THE SHAPE OF WATER
Director: Guillermo del Toro
Screenwriter: Guillermo del Toro & Vanessa Taylor
Runtime: 123 mins.
Australian Release Date: 18 January, 2018
Previewed at: Verona Cinemas, Paddington, Sydney, on 18 December 2018.
There are a number of strange creatures and one monster in Mexican director Guillermo del Toro’s new film - in fact, the movie itself is a strange creature called The Shape Of Water. Although the film is hard to pin down, it’s far from shapeless. Set during the Cold War between the USSR and the USA, it touches many nerves and passes comment on many provocative issues (most of which are, regrettably, still contemporary), but at its heart is a moving love story between two outsiders. Already awarded at the Golden Globes for Best Direction and Best Original Score, it will definitely be a contender in multiple categories at the forthcoming Oscars, and could well pick up a few more golden statuettes. It seems destined for gold, having also won the Golden Lion at last year’s Venice Film Festival.
It’s 1962 and Elisa Esposito (a glowing Sally Hawkins) is a cleaner at a secret government laboratory where strange things are going on. She’s mute but has no trouble communicating in sign language with her gay neighbour Giles (Richard Jenkins) and her best friend and colleague, Zelda (Octavia Spencer), who also cleans at the lab. One day a sealed, cylindrical, water-filled container is brought in to a room where the two women are working; Elisa, intrigued, moves in for a closer look and is startled to see a webbed hand pressed against the glass before she is hurriedly ordered from the room. Soon she learns that the mysterious creature (played by actor and trained mime Doug Jones) is being studied by Dr. Robert Hoffstetler (Michael Stuhlbarg, in a very different role to his recent stint in Call Me By Your Name) and that the laboratory is under the control of the secretive and creepy Richard Strickland (the ever reliable Michael Shannon). Elisa starts spending her lunch break near the amphibious beast, even sharing food with it, and a bond begins to form between these two silent beings, so when she witnesses it getting tortured by Strickland she realises that something drastic has to be done.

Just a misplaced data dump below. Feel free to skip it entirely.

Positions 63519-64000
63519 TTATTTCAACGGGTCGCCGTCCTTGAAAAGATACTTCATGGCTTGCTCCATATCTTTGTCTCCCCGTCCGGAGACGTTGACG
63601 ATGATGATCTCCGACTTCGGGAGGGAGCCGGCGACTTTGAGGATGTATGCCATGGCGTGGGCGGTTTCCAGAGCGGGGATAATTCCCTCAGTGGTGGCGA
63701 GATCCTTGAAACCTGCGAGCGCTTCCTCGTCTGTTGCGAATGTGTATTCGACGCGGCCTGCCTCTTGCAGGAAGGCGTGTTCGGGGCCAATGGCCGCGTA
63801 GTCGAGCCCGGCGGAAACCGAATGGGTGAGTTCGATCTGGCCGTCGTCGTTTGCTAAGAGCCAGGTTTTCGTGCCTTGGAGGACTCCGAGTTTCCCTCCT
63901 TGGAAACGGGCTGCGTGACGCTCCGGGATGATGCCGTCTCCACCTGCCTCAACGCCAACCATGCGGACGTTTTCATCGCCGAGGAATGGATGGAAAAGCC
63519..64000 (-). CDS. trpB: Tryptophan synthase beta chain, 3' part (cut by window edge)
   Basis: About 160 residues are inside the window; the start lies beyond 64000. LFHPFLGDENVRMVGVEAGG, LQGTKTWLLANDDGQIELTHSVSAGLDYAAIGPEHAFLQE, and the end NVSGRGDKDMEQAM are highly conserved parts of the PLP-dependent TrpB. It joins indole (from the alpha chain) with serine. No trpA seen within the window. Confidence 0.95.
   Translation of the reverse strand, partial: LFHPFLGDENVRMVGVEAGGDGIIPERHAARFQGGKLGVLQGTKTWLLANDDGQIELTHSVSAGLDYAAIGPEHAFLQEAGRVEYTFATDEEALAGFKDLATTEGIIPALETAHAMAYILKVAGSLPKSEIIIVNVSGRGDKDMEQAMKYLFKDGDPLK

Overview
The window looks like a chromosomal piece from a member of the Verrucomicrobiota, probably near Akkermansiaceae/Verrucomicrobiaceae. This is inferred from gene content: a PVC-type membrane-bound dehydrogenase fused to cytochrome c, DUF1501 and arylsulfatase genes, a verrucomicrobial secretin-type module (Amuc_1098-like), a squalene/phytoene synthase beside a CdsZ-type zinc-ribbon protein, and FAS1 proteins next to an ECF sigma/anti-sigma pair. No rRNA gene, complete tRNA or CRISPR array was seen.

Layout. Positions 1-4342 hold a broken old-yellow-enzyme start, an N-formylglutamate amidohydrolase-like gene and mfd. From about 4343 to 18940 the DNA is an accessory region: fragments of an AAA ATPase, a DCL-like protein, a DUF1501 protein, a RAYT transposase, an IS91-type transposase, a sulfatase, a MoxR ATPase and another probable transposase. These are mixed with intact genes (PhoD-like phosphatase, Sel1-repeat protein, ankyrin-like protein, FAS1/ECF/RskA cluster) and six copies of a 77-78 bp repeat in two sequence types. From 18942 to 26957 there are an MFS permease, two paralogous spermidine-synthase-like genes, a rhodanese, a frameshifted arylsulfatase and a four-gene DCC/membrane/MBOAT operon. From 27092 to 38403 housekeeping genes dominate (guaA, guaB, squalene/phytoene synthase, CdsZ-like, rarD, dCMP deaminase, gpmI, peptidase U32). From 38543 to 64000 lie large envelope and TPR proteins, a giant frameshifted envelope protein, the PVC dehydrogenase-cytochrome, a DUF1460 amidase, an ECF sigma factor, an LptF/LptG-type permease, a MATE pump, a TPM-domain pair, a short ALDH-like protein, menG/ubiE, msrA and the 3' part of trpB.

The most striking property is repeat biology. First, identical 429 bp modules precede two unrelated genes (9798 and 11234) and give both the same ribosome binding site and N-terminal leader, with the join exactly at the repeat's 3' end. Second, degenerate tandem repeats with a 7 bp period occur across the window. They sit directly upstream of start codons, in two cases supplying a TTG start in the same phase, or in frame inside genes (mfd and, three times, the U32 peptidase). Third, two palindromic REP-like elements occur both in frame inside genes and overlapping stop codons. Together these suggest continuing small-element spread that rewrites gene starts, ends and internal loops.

Del Toro has said, “I wanted to create a beautiful, elegant story about hope and redemption as an antidote to the cynicism of our times. I wanted this story to take the form of a fairy tale in that you have a humble human being who stumbles into something grander and more transcendental than anything else in her life. And then I thought it would be a great idea to juxtapose that love against something as banal and evil as the hatred between nations, which is the Cold War, and the hatred between people due to race, colour, ability and gender.” He and his co-screenwriter, Vanessa Taylor, have certainly got the fairy tale part right and, though slightly flawed, the script also strikes blows against sexism, racism, sexual harassment and homophobia. Alexandre Desplat’s dreamy score and Dan Laustsen’s floaty camerawork augment the storybook feel of the tale.
The ensemble cast is terrific, especially Hawkins. She captures the slightly preoccupied expression of Elisa as she travels through her silent world, often invisible to those around her. When the amphibian-man enters her world, she feels ‘seen’ for the first time and Hawkins adeptly lets us in on this transformation. Jenkins is poignant as another lonely creature looking for love in all the wrong places and Shannon is thoroughly scary as the real monster of the piece. The aquatic being looks very similar to the one in Jack Arnold’s 1954 cult classic Creature From The Black Lagoon and is played by Doug Jones, a frequent collaborator with del Toro, who worked with the director on Pan’s Labyrinth and the Hellboy series. Here, Jones artfully portrays the bewilderment of the intelligent, but wild, waterman who reciprocates the emotion he’s engendering in his human saviour. It’s a powerful performance.
The Shape Of Water is a beautiful, exotic and emotional construction: the fertile creation of one of the most original minds in the business. Don’t be afraid to enter its murky waters.